Continuous Delivery with Travis CI

Bill Prin
September 2015

Testing is an important aspect of creating high-quality software. To ensure that they run unit tests against every build of a project, many engineering organizations have adopted the practice of continuous integration (CI), which involves using tools like Jenkins or Travis CI. Continuous delivery (CD) goes one step farther by ensuring every build can also be deployed into a production- like environment and then pass integration tests in that environment. It's easy to run integration tests by using a CI service on Google Cloud Platform to deploy your app as part of the build process.

Although this article discusses Travis CI, most of the ideas apply to other CI tools, such as Jenkins. While Travis lacks some of the flexibility and configurability of Jenkins, it's easy to get started, integrates very well with Github, runs tests in isolation, and best of all, you don't need to manage your own infrastructure.

About the tutorial

This tutorial demonstrates a Python app that runs on Google App Engine with Python Flask and interacts with the Google Books API. The app demonstrates how Travis can deploy and run end-to-end tests on a staging environment, as part of the testing process, triggered by a git push command. The following diagram shows the process from a high level:

Travis CI runs local tests between GitHub and Cloud Platform deployment

After walking through the App Engine example, this article discusses considerations for integration with the Google App Engine flexible environment and Compute Engine. The GitHub repo that contains the sample also has a managed VMs branch that demonstrates deploying the same app by using the flexible environment.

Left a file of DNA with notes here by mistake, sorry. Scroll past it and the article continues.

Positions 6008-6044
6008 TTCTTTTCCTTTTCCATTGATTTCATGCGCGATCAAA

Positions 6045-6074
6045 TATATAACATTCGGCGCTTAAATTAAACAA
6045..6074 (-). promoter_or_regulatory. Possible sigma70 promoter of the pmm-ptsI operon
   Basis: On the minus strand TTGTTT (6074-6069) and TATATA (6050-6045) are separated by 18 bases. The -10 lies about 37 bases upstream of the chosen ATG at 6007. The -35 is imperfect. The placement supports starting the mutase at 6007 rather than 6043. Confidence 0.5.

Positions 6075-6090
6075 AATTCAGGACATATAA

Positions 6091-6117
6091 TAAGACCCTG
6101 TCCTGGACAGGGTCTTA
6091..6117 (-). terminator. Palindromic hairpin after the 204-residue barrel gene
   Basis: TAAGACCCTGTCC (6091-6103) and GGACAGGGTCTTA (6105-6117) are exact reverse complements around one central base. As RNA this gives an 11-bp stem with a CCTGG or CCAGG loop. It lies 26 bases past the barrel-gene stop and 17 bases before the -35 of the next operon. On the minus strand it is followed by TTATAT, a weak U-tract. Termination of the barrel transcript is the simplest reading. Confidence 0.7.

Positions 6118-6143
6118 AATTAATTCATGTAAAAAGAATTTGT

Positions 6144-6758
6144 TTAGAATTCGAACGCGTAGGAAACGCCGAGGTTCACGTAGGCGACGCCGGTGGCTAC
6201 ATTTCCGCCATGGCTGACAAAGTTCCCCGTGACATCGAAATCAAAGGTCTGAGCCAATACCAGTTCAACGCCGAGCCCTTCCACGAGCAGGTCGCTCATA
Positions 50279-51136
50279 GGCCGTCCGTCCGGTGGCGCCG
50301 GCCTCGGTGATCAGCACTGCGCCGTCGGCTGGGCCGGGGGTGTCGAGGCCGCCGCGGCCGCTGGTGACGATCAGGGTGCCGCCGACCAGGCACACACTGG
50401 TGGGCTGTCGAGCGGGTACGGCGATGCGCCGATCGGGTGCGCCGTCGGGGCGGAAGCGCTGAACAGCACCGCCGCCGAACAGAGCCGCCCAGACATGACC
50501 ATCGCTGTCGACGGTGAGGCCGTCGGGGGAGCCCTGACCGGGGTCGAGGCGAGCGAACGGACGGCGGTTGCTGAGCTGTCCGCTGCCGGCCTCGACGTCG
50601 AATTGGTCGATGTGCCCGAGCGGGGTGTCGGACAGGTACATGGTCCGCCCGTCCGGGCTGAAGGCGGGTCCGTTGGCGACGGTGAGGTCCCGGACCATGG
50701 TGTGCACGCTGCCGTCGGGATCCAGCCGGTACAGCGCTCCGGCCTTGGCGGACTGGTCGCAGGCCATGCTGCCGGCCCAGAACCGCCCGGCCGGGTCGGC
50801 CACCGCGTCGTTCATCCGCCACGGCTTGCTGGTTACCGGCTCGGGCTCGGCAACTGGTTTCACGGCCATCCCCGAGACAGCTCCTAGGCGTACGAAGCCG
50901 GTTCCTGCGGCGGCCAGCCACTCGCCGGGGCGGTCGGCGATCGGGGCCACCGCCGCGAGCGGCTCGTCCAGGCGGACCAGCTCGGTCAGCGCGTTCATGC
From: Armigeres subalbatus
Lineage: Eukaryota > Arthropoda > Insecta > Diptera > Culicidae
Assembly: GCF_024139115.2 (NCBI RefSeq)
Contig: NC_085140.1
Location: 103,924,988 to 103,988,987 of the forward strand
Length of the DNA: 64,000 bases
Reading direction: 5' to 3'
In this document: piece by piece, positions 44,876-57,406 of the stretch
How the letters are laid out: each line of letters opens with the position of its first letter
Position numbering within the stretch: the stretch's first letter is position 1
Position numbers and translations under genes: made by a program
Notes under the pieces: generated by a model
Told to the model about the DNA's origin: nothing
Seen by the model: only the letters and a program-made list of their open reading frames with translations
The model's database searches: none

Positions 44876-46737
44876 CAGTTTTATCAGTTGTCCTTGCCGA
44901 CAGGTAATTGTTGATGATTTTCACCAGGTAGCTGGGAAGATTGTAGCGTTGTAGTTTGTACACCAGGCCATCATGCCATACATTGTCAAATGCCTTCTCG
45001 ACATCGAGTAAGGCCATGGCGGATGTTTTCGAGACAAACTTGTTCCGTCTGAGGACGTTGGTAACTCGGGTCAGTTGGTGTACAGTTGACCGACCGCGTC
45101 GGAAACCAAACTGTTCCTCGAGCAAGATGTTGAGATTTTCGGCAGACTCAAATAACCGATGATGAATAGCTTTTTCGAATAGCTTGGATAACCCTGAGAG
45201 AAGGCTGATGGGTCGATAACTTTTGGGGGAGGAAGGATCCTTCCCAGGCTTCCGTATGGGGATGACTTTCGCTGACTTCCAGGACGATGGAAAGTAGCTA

Travis CI has built-in support for deploying to App Engine standard or flexible environments by using deployment providers. When you use these providers, some of the basic setup steps stay the same, but the configuration file is simpler. This tutorial demonstrates what these providers do under the hood. It downloads the Google Cloud SDK, which can also be used for purposes other than deployment, such as running local emulators for your unit tests. For more information, see Using Travis CI deployment providers, later in this article.

Prerequisites

  1. Run Linux or Mac OS X.
  2. Install the Google Cloud SDK.
  3. Have a GitHub account and install git on your local computer. This tutorial assumes that you have a basic knowledge of GitHub and git.
  4. Sign up for Travis. Travis integrates with GitHub by using your GitHub account.
  5. Install the Travis command-line tool. You'll need this tool to encrypt credentials. You might need to install Ruby first.

Set up the sample code

  1. Fork the sample repo. In GitHub, click Fork. It's important to fork because you will replace the sample project’s credentials with your own project’s credentials.

  2. Clone the fork that you created. In a terminal window, enter the following command. Replace <your-GitHub-username> with your username:

    $ git clone https://github.com/<your-GitHub-username>/continuous-deployment-demo.git
    
  3. Change directory to the repo:

    $ cd continuous-deployment-demo
    

How the sample works

The sample app has a simple Python Flask endpoint that looks up the author of a book by it’s title:

@app.route('/get_author/<title>')
def get_author(title):
    host = 'https://www.googleapis.com/books/v1/volumes?q={}&key={}&country=US'.format(title, key)
    request = urllib2.Request(host)
    try:
        response = urllib2.urlopen(request)
    except urllib2.HTTPError, error:
        contents = error.read()
        print ('Received error from Books API {}'.format(contents))
        return str(contents)
    html = response.read()
    author = json.loads(html)['items'][0]['volumeInfo']['authors'][0]